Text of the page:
Pushing the Edges

By Byron Rempel-Burkholder

This week I’ve been working on two books by people who are not Mennonite but who are passionately committed to social justice and attracted to radical Christian discipleship. If you’ve ever heard me talking about the books, chances are you’ve heard me say that they “push the edges” of what we at MennoMedia normally do. Both are to be released this fall.

The first is a comic book, Radical Jesus: A Graphic History of Faith. It opens with excerpts from the gospels, showing the original Jesus movement from a social justice perspective, and then tells stories of people through history who have taken seriously Jesus’ costly call to peace and reconciliation. Historical examples include Swiss Anabaptist Conrad Grebel and slavery opponent Angelina Grimke. More recent stories feature Christian Peacemaker Teams workers and civil rights leaders.

Editor Paul Buhle is a veteran comic book writer, editor, and university professor of comic art. Paul says this is the first comic book of its kind, taking its place among various graphic retellings of the Bible, including the recent Manga Bible. And yet it also fits squarely within a long tradition of using visual art to illuminate the gospel story.

The format is relatively new territory for us, and therefore edgy. But so is the cast of participants in the book. The three illustrators are all recognized comic artists from a variety of backgrounds, each bringing a unique perspective on what’s so radical about Jesus. Sabrina Jones overlays the gospel stories with visual allusions to contemporary social justice issues; Nick Thorkelson introduces us to Catholic Worker communities; while Gary Dumm pays homage to Quakers, and their relationships with Native Americans. It’s refreshing to see how radical Christian discipleship has played out in so many ways in history, beyond our usual Anabaptist stories, and even beyond the language we use to tell them.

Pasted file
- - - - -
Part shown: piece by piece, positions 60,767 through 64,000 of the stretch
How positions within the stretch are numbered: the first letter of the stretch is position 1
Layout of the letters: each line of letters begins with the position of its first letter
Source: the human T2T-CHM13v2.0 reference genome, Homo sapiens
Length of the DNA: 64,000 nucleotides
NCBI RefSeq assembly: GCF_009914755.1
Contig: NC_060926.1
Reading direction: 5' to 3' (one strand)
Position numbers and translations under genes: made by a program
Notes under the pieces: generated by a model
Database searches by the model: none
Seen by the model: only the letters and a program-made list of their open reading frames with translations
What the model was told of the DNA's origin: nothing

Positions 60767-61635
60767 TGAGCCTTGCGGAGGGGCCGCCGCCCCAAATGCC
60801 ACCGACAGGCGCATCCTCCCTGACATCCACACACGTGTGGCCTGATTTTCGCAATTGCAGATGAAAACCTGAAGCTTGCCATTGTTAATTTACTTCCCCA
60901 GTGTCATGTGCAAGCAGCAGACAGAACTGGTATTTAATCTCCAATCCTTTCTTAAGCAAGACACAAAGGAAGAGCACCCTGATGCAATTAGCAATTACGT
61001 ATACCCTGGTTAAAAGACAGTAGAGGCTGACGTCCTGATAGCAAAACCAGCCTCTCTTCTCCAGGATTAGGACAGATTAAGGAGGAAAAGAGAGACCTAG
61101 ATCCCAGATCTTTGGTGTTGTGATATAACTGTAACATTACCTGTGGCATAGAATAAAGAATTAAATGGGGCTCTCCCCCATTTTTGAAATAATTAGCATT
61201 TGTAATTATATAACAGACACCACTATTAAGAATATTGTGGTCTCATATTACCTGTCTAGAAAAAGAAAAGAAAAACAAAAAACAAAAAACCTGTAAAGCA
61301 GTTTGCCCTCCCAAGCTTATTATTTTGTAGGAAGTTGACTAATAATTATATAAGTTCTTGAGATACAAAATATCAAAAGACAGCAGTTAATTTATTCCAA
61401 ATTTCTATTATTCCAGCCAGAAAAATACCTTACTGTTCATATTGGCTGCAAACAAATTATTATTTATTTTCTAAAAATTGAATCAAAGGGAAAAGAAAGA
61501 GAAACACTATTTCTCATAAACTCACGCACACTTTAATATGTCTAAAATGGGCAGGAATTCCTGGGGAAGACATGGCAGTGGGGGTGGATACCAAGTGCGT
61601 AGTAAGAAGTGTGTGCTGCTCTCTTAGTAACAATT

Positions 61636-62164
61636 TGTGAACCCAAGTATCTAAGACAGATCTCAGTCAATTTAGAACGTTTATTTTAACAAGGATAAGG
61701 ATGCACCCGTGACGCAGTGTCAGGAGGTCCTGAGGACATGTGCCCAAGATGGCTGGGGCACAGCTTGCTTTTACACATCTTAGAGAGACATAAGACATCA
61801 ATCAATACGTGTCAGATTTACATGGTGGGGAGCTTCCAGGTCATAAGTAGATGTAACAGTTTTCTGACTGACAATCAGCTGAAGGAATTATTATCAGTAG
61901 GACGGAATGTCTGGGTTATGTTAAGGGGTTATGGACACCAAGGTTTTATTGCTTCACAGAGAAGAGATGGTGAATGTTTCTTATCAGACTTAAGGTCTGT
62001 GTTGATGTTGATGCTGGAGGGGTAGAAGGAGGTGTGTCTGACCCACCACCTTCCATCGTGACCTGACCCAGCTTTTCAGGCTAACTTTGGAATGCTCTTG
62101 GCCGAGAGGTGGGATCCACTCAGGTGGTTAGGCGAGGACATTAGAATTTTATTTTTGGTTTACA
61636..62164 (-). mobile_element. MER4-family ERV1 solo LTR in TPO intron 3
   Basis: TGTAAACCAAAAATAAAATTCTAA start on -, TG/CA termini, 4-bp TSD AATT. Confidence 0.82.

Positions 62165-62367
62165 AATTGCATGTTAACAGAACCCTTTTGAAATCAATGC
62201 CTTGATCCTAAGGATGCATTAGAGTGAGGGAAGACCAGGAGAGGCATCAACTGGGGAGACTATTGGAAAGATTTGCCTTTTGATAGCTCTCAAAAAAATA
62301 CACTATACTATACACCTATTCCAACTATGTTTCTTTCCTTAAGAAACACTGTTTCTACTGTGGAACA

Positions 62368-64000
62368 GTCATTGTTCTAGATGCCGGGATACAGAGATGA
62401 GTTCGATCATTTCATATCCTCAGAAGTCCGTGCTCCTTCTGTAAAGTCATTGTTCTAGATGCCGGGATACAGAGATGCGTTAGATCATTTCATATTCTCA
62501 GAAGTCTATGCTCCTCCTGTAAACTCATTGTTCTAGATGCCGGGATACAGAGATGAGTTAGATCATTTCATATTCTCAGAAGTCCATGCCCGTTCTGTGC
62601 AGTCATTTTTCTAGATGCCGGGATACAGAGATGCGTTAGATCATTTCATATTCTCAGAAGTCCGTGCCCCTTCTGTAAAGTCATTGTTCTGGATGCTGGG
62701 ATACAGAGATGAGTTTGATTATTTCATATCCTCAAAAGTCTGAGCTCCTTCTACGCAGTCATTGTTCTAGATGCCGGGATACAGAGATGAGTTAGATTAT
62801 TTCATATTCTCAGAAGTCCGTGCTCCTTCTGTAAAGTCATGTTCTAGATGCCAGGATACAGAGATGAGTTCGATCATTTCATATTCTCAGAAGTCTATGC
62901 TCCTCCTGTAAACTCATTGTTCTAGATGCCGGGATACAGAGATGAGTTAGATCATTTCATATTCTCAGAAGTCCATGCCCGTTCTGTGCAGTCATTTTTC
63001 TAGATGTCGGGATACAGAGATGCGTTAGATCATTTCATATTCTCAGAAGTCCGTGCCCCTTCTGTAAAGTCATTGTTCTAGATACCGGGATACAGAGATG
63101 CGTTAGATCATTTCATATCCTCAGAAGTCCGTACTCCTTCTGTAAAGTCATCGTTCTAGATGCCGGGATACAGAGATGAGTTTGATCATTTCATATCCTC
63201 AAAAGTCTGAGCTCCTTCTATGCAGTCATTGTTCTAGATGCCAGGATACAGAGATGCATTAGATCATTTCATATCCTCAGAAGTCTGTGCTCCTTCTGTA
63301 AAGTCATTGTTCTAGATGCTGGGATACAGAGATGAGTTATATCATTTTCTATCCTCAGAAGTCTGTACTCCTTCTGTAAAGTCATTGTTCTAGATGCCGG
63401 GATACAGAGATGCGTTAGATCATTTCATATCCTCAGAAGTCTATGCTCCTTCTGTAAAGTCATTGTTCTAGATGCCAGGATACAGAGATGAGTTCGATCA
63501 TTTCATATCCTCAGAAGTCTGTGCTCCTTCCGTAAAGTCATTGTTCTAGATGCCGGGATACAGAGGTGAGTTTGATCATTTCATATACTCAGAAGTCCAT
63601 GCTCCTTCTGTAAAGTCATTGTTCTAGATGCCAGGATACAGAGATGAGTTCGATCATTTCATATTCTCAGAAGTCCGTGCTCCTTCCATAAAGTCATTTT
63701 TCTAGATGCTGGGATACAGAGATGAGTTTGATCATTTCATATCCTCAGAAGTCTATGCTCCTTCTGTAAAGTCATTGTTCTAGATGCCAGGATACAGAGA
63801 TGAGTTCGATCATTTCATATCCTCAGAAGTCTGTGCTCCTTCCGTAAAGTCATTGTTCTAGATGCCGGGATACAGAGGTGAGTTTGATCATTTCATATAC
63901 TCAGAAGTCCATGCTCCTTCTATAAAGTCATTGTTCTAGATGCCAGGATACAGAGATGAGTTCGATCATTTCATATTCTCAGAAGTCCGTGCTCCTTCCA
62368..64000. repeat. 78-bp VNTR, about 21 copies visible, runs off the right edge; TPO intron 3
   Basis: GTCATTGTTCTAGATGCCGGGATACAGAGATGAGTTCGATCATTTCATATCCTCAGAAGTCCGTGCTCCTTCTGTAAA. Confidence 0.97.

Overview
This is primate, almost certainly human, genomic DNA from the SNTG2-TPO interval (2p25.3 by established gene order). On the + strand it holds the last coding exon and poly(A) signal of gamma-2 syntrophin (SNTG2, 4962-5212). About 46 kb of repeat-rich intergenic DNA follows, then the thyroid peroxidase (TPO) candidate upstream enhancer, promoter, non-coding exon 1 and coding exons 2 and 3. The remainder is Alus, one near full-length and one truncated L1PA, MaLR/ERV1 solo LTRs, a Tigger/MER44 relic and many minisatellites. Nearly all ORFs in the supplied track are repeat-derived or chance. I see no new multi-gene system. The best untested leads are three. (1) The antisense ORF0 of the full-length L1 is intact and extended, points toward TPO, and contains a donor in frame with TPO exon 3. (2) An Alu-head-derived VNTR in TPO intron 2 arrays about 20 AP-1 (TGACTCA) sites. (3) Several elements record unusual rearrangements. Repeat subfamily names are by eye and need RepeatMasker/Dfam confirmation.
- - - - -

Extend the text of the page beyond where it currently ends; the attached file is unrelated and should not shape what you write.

Coincidentally—or providentially?—another fall release is doing something similar, even though it is quite a different book. For God and Country (in that Order): Faith and Service for Ordinary Radicals by Iraq war veteran Logan Mehl-Laituri is what the author calls a kind of hagiography—a book of stories about saints. But the saints he profiles here are people who have served in the military and have struggled to come to terms with Jesus’ call to the way of peace and nonviolence.

Many of these people were, or became, conscientious objectors. Some, like Logan, left the military when they encountered the gospel. Others felt God’s call to serve in non-combatant roles, such as chaplaincy or in the medical corps. Some, including Logan, maintain a deep compassion for their fellow-soldiers—especially today, when soldiers come home psychologically wounded, often ignored or criticized by the church, and every bit in need of the gospel as smug pacifists in armchairs.

Like Radical Jesus, this book begins in the Bible and then combs history for stories of faithful people—in this case, those who worked that treacherous borderland between civic duty and nonviolence. These “saints” are not perfect—and one or two, such as the biblical Samson, are downright bad examples. Warriors such as Deborah in Judges and Cornelius in the book of Acts show courage and faithfulness. St. Francis and St. Joan of Arc challenge militarism in their own ways. North Americans serving in the increasingly brutal context of high-tech warfare find themselves all the more convinced of Jesus’ way of peace.

For Mennonites and other pacifists who reject all participation in things military, some of the stories in For God and Country will shatter comfort zones. But maybe that’s healthy. It will help us be a little less judgmental of those who have interpreted Jesus’ call slightly differently. It will help us appreciate the difficult path that people of faith in the military walk every day. It will arouse us to compassion for those who have been wounded by war. It will jostle us out of the smugness that so easily tempts us, especially if we are not on the front lines of violence ourselves.